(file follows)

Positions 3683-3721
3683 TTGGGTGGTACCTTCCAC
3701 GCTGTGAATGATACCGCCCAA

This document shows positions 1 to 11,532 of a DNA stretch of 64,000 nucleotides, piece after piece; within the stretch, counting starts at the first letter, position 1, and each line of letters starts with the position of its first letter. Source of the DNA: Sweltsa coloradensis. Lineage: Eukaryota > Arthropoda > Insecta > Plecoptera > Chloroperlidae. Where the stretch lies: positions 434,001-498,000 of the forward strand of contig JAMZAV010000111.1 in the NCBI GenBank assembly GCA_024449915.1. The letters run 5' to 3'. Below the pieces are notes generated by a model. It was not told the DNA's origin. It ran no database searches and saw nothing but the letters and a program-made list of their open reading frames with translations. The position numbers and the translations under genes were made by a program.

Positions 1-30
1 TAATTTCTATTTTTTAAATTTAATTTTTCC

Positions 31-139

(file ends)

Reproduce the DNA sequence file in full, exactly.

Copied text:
Positions 3683-3721
3683 TTGGGTGGTACCTTCCAC
3701 GCTGTGAATGATACCGCCCAA

This document shows positions 1 to 11,532 of a DNA stretch of 64,000 nucleotides, piece after piece; within the stretch, counting starts at the first letter, position 1, and each line of letters starts with the position of its first letter. Source of the DNA: Sweltsa coloradensis. Lineage: Eukaryota > Arthropoda > Insecta > Plecoptera > Chloroperlidae. Where the stretch lies: positions 434,001-498,000 of the forward strand of contig JAMZAV010000111.1 in the NCBI GenBank assembly GCA_024449915.1. The letters run 5' to 3'. Below the pieces are notes generated by a model. It was not told the DNA's origin. It ran no database searches and saw nothing but the letters and a program-made list of their open reading frames with translations. The position numbers and the translations under genes were made by a program.

Positions 1-30
1 TAATTTCTATTTTTTAAATTTAATTTTTCC

Positions 31-139